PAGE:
US archdiocese asks parishes to stop singing songs by renowned hymnist accused of sex abuse
LOS ANGELES, California, July 31, 2020 (LifeSiteNews) — The Archdiocese of Los Angeles has asked its parishes, schools, and ministries to no longer use music composed by David Haas while the prolific Catholic songwriter is being investigated for sexual misconduct.
The 63-year-old musician, who has been a popular fixture at the massive annual Los Angeles Religious Education Conference, has also been forbidden to perform within the archdiocese.
The composer of scores of popular liturgical songs, including “You Are Mine,” “We Are Called,” and “Blest Are They,” has been accused by several women of using his high-profile position within the world of Catholic music to groom and sexually abuse them.
The archdiocesan statement announced:
Parishes, schools, and ministries of the Archdiocese of Los Angeles are asked to refrain from using music composed by musician David Haas out of respect for those who have reported sexual misconduct by Mr. Haas.
The Archdiocese is investigating allegations of sexual misconduct described in recent media reports involving Mr. Haas, who was a performer at the Religious Education Congress. The Archdiocese Office of Victims Assistance Ministry, which receives reports of misconduct, had not received reports of sexual misconduct by Mr. Haas prior to the June 2020 allegations reported in the media.
As part of the current investigation, the Archdiocese is looking into a past complaint of inappropriate interaction and/or communication by Mr. Haas with adult women. The Archdiocese is also reviewing GIA Publications’ announcement that it is suspending its relationship with Mr. Haas as his sponsor and publisher. Mr. Haas is not authorized to perform in the Archdiocese pending the outcome of the investigation.
According to Into Account, a group that provides support for survivors of sexual and spiritual abuse within Chrisitan settings, Haas “targeted multiple women using techniques that abuse prevention experts identify as grooming, to create conditions in which women felt obligated to perform sexual favors in exchange for professional opportunities.”
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Into Account sent a letter to organizations warning them that they might serve as “forums in which [Haas] encounters potential victims.”
The letter noted, “The pattern that emerges from the reports we’ve received on Haas’s behavior constitutes a repeated, unethical abuse of the professional and spiritual power he has had in church music circles.”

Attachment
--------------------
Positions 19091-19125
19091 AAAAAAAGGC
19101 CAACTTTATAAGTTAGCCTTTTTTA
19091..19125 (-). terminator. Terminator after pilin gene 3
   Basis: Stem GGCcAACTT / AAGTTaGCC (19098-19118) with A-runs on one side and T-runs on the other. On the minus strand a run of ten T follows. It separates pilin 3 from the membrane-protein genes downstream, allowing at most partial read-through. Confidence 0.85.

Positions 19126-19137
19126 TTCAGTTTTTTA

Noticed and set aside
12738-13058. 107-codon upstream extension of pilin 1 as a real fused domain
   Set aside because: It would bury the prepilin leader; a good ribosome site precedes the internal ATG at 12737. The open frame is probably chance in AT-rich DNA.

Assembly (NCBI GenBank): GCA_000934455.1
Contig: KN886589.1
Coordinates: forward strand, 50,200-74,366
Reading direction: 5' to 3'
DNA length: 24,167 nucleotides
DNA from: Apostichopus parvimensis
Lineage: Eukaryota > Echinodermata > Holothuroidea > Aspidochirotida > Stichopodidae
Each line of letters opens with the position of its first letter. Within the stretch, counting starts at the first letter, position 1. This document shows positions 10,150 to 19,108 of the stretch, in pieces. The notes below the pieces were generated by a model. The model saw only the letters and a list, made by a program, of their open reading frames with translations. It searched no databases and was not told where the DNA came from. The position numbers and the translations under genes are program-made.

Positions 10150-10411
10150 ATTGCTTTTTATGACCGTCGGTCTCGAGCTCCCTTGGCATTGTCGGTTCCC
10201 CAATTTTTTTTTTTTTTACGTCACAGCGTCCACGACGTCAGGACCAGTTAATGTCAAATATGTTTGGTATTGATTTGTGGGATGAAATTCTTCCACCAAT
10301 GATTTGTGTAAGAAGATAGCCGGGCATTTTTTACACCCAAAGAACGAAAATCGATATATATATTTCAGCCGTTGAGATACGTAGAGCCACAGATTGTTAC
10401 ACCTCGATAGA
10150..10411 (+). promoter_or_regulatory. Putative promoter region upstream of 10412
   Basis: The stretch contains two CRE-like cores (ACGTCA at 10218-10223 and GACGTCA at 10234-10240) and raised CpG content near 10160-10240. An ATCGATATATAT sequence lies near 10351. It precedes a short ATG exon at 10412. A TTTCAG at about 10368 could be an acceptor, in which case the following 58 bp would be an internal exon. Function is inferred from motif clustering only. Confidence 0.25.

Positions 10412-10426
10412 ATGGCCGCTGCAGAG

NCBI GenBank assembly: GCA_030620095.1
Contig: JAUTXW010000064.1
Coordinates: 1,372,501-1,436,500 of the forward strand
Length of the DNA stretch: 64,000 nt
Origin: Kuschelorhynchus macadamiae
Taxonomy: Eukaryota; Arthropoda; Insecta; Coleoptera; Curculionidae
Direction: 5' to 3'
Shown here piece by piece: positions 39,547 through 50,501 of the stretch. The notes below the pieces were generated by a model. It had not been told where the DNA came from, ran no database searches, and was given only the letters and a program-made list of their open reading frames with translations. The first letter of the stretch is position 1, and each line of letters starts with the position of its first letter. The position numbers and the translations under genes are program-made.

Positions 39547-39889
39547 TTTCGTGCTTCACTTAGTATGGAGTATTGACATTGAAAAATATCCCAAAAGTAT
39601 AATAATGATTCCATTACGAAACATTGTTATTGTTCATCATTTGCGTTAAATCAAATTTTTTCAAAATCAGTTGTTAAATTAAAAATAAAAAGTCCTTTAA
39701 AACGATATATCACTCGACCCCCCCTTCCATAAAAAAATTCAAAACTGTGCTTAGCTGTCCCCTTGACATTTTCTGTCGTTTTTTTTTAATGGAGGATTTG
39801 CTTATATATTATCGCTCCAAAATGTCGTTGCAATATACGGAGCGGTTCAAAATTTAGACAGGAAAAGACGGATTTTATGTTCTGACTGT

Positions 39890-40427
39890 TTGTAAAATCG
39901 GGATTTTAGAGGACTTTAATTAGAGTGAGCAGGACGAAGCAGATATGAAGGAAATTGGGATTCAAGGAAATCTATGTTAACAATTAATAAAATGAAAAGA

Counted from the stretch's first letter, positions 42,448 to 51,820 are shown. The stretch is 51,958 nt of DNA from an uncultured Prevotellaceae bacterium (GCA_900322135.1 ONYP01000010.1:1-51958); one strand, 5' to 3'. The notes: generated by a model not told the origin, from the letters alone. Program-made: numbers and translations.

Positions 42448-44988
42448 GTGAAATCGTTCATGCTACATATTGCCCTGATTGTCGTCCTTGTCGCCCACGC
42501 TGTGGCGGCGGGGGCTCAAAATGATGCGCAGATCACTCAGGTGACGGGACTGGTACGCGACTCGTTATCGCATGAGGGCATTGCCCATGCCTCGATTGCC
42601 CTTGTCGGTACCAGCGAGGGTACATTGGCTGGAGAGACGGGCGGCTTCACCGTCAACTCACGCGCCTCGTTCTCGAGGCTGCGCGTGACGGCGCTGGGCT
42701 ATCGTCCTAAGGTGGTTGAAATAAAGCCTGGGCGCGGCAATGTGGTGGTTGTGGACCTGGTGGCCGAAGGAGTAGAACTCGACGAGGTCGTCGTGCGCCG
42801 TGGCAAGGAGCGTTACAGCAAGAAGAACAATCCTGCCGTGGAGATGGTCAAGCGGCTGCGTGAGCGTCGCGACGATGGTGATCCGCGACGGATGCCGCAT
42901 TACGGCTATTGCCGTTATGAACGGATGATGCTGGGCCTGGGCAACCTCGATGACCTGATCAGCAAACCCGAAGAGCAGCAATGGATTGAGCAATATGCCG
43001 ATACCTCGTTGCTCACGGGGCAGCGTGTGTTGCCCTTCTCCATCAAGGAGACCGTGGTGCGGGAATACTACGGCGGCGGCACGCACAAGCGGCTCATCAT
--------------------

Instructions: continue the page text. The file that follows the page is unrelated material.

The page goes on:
“The allegations we’ve received also contain a disturbing component of spiritual manipulation,” continues the survivors’ group’s communication. “Haas reportedly focuses attention on women with past histories of abuse, then uses the vulnerabilities created by trauma to create intimacy. Multiple women have reported to us that Haas is skilled at making his targets feel spiritually affirmed, seen, and loved, with a keen understanding of how that spiritual intimacy can then be exploited sexually.”
The L.A. archdiocese’s action follows a similar move by the Archdiocese of Saint Paul & Minneapolis, where Haas resides, which announced in a statement issued on June 14:
In 2018 the Archdiocese of Saint Paul and Minneapolis received two reports from another diocese that David Haas acted inappropriately with two adult women at an event in another state. Both women complained that Haas’ conduct made them feel uncomfortable. The Archdiocese had received an earlier complaint, in 1987, that Haas had made unwanted sexual advances toward a young adult woman. In each instance, Haas denied that he engaged in inappropriate conduct.
After receiving the 2018 complaint, the Archdiocese informed Haas that it would not provide a letter of recommendation that Haas had requested. Furthermore, we informed Haas that he was not allowed to provide services at Catholic institutions in the Archdiocese without disclosure of these complaints. Unless we receive other information, we will continue this course of action.
On the day before the Archdiocese of Saint Paul & Minneapolis issued its statement, prominent Catholic music publisher GIA Publications announced on Facebook that it had ended its relationship with Haas, revealing that it had not sponsored his work since late January.
“Early this year we became aware of allegations of sexual misconduct by David Haas,” stated the publisher. New allegations of sexually abusive conduct by Mr. Haas continue to be reported.”
Catholic hymnal publisher OCP has also cut ties with Haas, saying it is “profoundly disturbed” by news of the allegations.
“While OCP’s 2021 missals have already gone to print, we will determine the content of future publications in light of this situation,” the publisher’s Facebook statement continued.
The Diocese of Jefferson City, Mo. has announced a moratorium on music by Haas.